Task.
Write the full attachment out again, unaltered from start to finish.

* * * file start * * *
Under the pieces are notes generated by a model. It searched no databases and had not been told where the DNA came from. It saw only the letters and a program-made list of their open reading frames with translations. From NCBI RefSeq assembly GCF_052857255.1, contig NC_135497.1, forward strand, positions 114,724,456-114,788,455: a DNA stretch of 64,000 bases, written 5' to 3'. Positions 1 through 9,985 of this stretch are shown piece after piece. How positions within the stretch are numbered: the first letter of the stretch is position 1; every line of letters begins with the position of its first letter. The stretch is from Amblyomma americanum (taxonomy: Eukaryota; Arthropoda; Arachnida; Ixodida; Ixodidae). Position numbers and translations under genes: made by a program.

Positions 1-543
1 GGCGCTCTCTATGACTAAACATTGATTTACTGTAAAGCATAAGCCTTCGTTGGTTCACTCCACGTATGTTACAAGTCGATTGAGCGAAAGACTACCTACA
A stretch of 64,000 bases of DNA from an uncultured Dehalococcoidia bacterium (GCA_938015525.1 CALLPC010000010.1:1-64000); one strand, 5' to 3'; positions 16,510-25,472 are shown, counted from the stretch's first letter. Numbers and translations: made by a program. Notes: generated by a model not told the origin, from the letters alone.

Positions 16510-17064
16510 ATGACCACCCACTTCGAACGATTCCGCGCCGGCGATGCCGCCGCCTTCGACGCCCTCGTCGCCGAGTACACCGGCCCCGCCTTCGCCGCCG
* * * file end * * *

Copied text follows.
Under the pieces are notes generated by a model. It searched no databases and had not been told where the DNA came from. It saw only the letters and a program-made list of their open reading frames with translations. From NCBI RefSeq assembly GCF_052857255.1, contig NC_135497.1, forward strand, positions 114,724,456-114,788,455: a DNA stretch of 64,000 bases, written 5' to 3'. Positions 1 through 9,985 of this stretch are shown piece after piece. How positions within the stretch are numbered: the first letter of the stretch is position 1; every line of letters begins with the position of its first letter. The stretch is from Amblyomma americanum (taxonomy: Eukaryota; Arthropoda; Arachnida; Ixodida; Ixodidae). Position numbers and translations under genes: made by a program.

Positions 1-543
1 GGCGCTCTCTATGACTAAACATTGATTTACTGTAAAGCATAAGCCTTCGTTGGTTCACTCCACGTATGTTACAAGTCGATTGAGCGAAAGACTACCTACA
A stretch of 64,000 bases of DNA from an uncultured Dehalococcoidia bacterium (GCA_938015525.1 CALLPC010000010.1:1-64000); one strand, 5' to 3'; positions 16,510-25,472 are shown, counted from the stretch's first letter. Numbers and translations: made by a program. Notes: generated by a model not told the origin, from the letters alone.

Positions 16510-17064
16510 ATGACCACCCACTTCGAACGATTCCGCGCCGGCGATGCCGCCGCCTTCGACGCCCTCGTCGCCGAGTACACCGGCCCCGCCTTCGCCGCCG